Adam Jackson writes:
On Sun, 2009-07-05 at 18:50 -0400, Sam Varshavchik wrote:Richard W.M. Jones writes: > On Sun, Jul 05, 2009 at 10:45:46AM -0400, Sam Varshavchik wrote:>> What line number changes? You cut a patch against configure, and you're >> done. That's it. > > And you get a big patch containing line numbers. Here's a single line> change to configure.ac, and the corresponding patch that generates: ======================Who said anything about patching configure.ac? The cited link is not a patch to the configure script, it's a result of a patch to configure.ac.I'll repeat again: patch configure, not configure.ac.I said "patch configure", and you reply, "well, it won't work because if you patch configure.ac, run autoconf, then generate the patch between the original configure, and the new configure, I get a big hairball". Duh.The fundamental problem with patching configure instead of configure.ac (or Makefile instead of Makefile.am) is that it's changing the wrong semantic level.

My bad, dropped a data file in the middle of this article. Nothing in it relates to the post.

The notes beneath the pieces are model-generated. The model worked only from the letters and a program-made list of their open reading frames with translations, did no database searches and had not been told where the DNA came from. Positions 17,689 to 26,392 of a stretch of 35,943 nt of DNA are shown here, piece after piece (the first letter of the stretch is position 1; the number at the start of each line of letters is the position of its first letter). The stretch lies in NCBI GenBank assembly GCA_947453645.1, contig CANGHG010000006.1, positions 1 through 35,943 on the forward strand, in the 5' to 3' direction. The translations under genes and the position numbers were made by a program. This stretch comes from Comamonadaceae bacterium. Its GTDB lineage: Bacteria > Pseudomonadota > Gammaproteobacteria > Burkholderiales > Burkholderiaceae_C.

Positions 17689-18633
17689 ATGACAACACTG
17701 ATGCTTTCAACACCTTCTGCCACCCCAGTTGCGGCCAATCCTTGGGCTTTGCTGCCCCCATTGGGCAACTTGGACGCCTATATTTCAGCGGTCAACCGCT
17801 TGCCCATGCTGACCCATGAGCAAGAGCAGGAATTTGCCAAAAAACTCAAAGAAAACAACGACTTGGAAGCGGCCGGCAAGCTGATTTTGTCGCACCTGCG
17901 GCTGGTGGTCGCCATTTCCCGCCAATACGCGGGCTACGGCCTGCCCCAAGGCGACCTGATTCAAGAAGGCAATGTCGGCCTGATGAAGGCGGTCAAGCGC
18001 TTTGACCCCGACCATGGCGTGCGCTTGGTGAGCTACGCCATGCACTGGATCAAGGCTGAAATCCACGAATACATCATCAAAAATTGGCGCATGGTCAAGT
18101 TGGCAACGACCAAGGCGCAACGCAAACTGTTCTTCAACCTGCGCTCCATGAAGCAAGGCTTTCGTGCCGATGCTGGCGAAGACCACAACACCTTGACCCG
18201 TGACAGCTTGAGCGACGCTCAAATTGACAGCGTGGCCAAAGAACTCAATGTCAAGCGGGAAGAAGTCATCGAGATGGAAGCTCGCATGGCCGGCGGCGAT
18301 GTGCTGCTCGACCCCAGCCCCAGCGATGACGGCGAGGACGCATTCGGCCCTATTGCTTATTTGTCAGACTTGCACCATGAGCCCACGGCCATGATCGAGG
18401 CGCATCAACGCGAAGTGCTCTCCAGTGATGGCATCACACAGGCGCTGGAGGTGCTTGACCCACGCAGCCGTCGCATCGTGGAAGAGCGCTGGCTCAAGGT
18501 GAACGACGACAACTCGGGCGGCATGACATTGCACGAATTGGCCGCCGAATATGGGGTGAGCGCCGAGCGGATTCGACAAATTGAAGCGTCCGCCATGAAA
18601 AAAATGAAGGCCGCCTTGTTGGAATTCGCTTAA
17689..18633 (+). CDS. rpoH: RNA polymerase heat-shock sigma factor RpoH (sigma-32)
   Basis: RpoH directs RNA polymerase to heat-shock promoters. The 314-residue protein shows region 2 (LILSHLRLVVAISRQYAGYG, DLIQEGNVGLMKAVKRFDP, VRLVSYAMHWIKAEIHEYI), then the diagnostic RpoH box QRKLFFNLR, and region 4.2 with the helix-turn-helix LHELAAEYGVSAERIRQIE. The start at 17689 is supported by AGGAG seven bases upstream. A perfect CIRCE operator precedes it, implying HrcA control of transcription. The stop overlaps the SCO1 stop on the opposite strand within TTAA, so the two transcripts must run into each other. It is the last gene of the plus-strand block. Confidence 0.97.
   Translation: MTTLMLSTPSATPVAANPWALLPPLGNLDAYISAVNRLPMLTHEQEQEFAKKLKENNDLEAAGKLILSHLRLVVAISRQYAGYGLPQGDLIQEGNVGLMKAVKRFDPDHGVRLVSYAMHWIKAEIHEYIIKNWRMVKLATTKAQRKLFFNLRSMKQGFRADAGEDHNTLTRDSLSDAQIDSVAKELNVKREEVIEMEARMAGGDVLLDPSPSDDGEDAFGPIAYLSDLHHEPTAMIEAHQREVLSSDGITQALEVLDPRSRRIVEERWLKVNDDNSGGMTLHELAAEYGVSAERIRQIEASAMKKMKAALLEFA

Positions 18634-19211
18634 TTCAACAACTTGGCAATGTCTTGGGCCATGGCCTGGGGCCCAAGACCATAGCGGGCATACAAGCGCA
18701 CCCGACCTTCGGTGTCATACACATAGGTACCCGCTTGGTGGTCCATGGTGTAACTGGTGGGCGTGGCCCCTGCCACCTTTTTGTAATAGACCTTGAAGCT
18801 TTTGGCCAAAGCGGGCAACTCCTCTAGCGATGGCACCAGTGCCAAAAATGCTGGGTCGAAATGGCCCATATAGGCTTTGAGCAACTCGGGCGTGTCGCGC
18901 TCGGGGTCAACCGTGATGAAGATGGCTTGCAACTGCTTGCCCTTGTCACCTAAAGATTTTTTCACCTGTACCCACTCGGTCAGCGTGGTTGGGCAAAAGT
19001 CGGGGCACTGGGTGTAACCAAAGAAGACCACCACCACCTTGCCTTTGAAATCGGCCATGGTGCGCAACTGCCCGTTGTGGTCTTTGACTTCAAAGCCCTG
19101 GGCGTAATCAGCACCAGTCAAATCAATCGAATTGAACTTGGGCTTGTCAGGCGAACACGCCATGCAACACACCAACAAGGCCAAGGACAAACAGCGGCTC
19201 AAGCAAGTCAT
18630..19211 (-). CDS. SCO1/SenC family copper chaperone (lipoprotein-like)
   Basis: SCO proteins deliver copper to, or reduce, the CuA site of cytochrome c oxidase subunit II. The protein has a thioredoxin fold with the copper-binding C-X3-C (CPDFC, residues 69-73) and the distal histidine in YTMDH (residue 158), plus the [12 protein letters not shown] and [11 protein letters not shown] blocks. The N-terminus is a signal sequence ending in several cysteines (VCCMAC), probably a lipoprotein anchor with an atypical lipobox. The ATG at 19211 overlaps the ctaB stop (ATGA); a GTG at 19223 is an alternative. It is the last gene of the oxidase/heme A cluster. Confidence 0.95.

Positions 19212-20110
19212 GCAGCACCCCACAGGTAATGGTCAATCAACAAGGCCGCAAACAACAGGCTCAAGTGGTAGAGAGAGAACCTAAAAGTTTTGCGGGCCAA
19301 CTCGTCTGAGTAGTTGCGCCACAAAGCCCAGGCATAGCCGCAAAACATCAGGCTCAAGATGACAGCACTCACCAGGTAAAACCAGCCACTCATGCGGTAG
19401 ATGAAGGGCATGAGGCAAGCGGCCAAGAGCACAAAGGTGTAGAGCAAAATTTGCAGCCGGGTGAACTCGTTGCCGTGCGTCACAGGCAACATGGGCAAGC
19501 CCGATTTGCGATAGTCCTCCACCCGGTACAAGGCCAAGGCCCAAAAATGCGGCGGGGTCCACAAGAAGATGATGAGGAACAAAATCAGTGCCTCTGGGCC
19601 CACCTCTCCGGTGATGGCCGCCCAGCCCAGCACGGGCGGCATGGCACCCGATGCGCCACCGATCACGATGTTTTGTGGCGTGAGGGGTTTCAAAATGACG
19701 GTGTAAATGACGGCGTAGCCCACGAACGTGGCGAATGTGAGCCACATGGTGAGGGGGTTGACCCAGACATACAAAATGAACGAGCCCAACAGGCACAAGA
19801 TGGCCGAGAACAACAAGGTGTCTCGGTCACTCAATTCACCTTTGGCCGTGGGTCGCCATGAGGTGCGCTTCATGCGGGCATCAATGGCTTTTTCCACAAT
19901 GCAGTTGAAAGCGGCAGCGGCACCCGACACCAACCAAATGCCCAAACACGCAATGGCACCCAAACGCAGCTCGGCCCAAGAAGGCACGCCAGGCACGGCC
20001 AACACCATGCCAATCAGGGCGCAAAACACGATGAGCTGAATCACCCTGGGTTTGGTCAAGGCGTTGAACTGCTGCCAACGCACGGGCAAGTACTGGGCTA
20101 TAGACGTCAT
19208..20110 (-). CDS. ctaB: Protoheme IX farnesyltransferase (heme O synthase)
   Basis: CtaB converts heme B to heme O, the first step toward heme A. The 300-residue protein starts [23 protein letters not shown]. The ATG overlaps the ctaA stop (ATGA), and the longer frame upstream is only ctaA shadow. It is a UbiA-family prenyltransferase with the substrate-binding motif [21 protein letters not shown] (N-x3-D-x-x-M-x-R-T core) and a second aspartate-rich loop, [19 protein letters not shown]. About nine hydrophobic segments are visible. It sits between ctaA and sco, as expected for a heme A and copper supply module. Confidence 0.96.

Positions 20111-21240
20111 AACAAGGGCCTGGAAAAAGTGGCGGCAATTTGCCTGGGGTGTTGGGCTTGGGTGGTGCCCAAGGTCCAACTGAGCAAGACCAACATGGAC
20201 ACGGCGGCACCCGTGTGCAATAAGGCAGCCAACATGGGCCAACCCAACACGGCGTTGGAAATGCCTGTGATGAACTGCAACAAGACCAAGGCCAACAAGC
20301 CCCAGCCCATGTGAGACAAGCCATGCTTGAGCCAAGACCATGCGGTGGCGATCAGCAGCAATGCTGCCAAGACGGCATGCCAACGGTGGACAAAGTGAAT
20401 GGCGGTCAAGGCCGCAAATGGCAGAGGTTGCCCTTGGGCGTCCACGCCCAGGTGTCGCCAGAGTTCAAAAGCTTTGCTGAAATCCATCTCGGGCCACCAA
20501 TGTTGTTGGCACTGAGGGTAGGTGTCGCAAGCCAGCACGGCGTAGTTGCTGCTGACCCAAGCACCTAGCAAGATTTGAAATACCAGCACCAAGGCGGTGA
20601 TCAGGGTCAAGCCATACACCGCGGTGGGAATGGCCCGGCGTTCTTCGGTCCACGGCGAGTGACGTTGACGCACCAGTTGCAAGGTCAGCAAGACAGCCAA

As was discussed previously in this thread, when creating packages the objective is not to patch the correct semantic level. If there's a problem that prevents the source from getting built properly, it's my understanding that the objective is to fix it in the way that absolutely minimizes the chance of accidentally introducing a side effect that creates a new problem that did not exist before.
Whatever you would like the upstream to do for the next release, is a separate task. It may or may not be the same thing.
So, the choices are, once it's identified where configure goes wrong are:1) Fix the configure script, with shellcode whose contents are well understood
2) Patch configure.ac, and feed it to a code generator that spits out a brand new configure script.
Your turn. Of course, if you take #2, you would, of course, verify which specific version of autoconf the upstream used, and whether the differences between your's and upstream's autoconf does not have any other impacts on the configure script.
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